Nature sounds and silences in the acoustic landscape of Olemise ilu.
Soundscapes are complicated associations, in which the relations between sounds are not at all easy to understand. The bioacoustician and ecologist Bernie Krause offered a way of systematising the sounds which ring in soundscapes, differentiating them into three larger categories:
The University of Tartu biosemiotician Kalevi Kull has described Krause’s ideas and the relation between different types of sounds thusly:
Bernie Krause noticed that the sounds which birds make in the forest do not ring out cacophonously, but are clearly connected. One takes into account the other. Soundscapes have their own niches. One uses higher frequencies, others lower ones. Some species vocalise in the early light, others in the late morning. But then, when at one point they decide on a time and place, at others their song is no longer at the forefront. These are more than dialogues. It is the coordinated harmony of frequencies, moments, places, and the entire soundscape. This is what Bernie Krause called biophony. Krause also used the term anthropophony to signify the sum total of human sounds. These sounds are almost always present. Different from the sounds that birds make, these sounds are not differentiable the one from the other. Listen to the city. Listen to the noises that reach the forests. When the soundscape is full of human noise, it leaves little room for the sounds of other species. Krause noticed that birds remove themselves from people simply because they cannot hear each other at a distance. Only those with the loudest shrieks are suited.
The relation between living environments and natural soundscapes is described in the following diagram:
Noise pollution as a serious environmental problem having a strongly-negative impact on both animals and humans is being discussed more and more. In a world where different natures untouched by city noise exist less and less, silence may be seen as a resource or treasure of nature. Watch the film clip below, where Fred Jüssi discusses silence as a commodity.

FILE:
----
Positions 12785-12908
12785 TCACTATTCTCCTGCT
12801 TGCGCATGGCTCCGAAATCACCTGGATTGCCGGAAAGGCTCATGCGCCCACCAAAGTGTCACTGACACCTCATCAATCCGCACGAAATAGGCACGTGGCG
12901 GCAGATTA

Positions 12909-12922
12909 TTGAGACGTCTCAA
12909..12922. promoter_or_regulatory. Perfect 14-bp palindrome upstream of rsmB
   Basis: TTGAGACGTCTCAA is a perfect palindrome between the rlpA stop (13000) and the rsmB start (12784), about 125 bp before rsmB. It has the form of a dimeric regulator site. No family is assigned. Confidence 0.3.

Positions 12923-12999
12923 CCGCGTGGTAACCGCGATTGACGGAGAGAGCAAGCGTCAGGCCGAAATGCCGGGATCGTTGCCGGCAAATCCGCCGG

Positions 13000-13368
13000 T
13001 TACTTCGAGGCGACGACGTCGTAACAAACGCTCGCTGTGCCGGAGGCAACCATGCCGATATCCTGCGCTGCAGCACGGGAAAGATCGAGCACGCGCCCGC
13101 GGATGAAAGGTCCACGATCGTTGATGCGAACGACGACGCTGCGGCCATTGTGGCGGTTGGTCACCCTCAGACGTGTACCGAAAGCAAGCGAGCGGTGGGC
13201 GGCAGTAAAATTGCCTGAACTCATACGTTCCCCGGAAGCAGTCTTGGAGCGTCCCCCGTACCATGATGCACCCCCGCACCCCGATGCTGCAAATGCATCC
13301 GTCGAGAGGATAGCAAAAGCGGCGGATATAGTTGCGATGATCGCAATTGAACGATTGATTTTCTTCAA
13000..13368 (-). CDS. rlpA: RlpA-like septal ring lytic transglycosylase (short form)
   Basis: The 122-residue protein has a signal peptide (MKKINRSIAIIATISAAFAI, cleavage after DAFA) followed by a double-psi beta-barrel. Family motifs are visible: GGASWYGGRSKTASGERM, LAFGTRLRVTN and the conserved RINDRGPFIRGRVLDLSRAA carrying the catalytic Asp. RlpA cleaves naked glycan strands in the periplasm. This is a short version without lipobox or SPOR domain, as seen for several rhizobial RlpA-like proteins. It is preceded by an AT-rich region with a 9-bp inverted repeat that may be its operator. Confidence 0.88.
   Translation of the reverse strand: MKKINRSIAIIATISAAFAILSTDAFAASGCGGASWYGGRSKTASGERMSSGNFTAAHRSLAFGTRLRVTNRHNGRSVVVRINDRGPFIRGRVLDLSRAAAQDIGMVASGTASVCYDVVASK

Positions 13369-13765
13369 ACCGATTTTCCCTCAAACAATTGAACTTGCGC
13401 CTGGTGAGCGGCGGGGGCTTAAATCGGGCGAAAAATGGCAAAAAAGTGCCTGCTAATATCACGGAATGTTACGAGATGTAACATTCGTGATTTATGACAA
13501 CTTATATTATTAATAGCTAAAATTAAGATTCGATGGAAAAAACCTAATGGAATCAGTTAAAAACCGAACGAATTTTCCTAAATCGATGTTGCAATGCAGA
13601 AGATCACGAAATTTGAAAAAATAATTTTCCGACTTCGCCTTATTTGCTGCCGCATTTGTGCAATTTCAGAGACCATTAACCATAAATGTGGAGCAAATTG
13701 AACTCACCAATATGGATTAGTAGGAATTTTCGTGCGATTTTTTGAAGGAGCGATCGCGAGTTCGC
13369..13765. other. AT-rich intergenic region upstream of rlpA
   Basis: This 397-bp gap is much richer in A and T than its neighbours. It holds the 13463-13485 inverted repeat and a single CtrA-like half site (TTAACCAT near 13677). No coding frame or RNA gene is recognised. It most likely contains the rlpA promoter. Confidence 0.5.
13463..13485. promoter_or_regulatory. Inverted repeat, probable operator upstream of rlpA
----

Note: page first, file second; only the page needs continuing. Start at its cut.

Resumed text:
For Fred Jüssi, the importance of our sense of hearing is linked with our emotions: our sense of hearing is the most deeply and intimately connected with our psyche. However, the ability to hear does necessarily imply knowing how to hear. In Olemise ilu, Jüssi states that he learned to live with his ears only when he began recording nature sounds. Experiencing nature through sounds opened up his world up to an entirely new form of cognition. At first, he became publicly-known in Estonia as a recorder of nature sounds, as he did the programs Linnuaabits (“The Alphabet of the Birds”) and Looduse aabits (“The Alphabet of Nature”) on Estonian radio, wherein he mediated his experience of nature to a wider audience through the use of sounds. Fred Jüssi’s world of sounds may also be experienced in Olemise ilu, where his recorded nature sounds are used throughout. Jüssi has said that Olemise ilu could be a film that one could “watch” even with closed eyes. Play the video below first with your eyes closed, experiencing the film only with your sense of hearing, and then answer the questions.